Chapter 6 delved into the topic of practice. Uncle Bob seemed to mostly talk about practice in the terms of physical speed of writing code. Like, writing the same method over and over to gain speed of being able to write methods. I’m not going to lie, this is something I’ve done. I’ve worked hard creating code snippets and practicing using key-binds to be able to get the most out of my workflow. The less time I spend writing “boiler-plate” the more time I actually get to be solving the hard problems (aka the “Fun stuff”).

Practicing your workflow and making sure you can code really quickly and you are good with the tools you are using is an important thing. However, one thing I feel Uncle Bob missed is practicing our language specific knowledge. I know for myself and the projects I’ve worked on, every time I don’t have to refer back to documentation is major time saved. One thing I’m not saying is that we should spend major amounts of time learning the deep dark corners of each language. What I am saying is that you should know how to do semi basic things in the language you are working in, without referring to documentation. I remember working on a PHP project where I was doing a massive amount of string manipulation and find/replace type stuff. The first few pieces of code I wrote, I would google my problem and typically find a similar solution to what I needed on Stack Overflow. I would then go to the PHP documentation and see what it had to say to try and figure out the rest of my problem. I found that I kept coming back to the same 4 or 5 functions so I decided to commit these to memory and really try and understand the full capabilities and “hackish” things you could do with each. The 3 or so hours I took reading the documentation about string manipulation probably saved me a week or two worth of work over the projects duration. I’d say that’s worth it!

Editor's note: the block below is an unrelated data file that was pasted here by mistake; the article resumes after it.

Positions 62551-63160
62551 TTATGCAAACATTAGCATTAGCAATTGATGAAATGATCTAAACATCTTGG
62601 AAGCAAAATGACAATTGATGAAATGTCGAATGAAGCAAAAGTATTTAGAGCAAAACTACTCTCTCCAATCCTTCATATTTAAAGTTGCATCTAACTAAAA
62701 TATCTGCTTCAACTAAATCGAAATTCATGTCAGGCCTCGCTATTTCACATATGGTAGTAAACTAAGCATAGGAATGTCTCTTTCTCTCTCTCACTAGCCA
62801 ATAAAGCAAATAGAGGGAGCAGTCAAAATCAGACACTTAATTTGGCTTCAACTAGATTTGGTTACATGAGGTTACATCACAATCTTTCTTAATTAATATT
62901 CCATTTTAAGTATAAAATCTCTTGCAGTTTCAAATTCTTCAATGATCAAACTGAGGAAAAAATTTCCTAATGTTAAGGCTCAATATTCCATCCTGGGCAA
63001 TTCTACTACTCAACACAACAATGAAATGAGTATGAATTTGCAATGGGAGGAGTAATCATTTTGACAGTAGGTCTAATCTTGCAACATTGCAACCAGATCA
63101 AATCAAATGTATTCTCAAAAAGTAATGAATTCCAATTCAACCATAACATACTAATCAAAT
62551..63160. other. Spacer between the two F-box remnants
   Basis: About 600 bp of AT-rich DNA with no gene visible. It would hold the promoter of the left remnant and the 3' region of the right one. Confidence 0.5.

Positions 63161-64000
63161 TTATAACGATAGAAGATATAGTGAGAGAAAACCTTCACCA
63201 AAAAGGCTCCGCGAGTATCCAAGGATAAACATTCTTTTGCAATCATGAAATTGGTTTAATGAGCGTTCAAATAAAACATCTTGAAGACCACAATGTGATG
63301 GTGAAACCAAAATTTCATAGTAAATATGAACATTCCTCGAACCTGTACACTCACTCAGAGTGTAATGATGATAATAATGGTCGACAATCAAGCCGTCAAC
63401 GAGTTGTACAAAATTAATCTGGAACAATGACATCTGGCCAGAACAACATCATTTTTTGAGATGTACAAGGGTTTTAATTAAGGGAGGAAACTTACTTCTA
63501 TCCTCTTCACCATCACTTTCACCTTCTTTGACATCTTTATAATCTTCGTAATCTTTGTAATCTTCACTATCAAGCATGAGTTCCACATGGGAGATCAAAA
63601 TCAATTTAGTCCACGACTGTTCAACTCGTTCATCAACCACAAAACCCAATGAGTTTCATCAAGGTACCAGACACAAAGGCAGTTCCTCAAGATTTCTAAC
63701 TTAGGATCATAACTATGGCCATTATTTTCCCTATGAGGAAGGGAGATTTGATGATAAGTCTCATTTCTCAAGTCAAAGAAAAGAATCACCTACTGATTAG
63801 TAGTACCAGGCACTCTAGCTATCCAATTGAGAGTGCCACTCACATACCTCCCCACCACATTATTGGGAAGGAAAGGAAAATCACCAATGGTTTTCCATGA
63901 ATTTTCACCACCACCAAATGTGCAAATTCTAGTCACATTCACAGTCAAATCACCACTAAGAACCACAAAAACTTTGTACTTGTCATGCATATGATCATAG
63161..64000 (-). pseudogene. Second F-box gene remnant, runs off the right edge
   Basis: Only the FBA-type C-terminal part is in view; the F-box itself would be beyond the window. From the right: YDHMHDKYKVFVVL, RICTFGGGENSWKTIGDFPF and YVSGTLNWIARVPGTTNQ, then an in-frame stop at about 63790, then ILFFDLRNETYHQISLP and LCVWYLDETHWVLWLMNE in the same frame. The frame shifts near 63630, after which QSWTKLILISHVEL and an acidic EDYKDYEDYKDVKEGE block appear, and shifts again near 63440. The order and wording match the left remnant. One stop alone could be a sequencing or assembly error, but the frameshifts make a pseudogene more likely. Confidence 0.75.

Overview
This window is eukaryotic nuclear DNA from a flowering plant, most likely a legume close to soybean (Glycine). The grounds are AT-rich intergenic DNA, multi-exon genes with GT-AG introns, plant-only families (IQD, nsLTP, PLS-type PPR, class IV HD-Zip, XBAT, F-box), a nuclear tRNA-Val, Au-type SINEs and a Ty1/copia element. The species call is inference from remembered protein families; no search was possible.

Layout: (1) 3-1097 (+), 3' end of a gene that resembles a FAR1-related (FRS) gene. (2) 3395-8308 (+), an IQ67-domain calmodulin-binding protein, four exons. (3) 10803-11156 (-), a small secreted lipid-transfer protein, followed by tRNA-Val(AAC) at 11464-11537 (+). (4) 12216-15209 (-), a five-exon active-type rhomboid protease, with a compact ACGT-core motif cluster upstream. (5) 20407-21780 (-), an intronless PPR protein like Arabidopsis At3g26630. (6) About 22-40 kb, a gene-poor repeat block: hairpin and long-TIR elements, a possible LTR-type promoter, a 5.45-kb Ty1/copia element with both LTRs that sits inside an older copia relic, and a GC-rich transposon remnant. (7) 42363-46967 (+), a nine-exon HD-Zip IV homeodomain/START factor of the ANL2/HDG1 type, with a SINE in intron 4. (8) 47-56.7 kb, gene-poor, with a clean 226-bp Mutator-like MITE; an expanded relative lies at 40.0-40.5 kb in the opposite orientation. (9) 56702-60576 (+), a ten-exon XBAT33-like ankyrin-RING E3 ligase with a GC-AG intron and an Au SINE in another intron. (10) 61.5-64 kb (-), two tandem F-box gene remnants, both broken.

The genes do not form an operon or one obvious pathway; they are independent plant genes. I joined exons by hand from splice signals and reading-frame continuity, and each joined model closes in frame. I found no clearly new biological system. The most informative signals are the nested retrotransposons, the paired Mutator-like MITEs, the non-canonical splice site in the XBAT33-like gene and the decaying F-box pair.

All in all another great week from The Clean Coder. I am really enjoying this book and cannot wait to see what Chapters 7 & 8 have in store! Thank you Uncle Bob for this awesome book.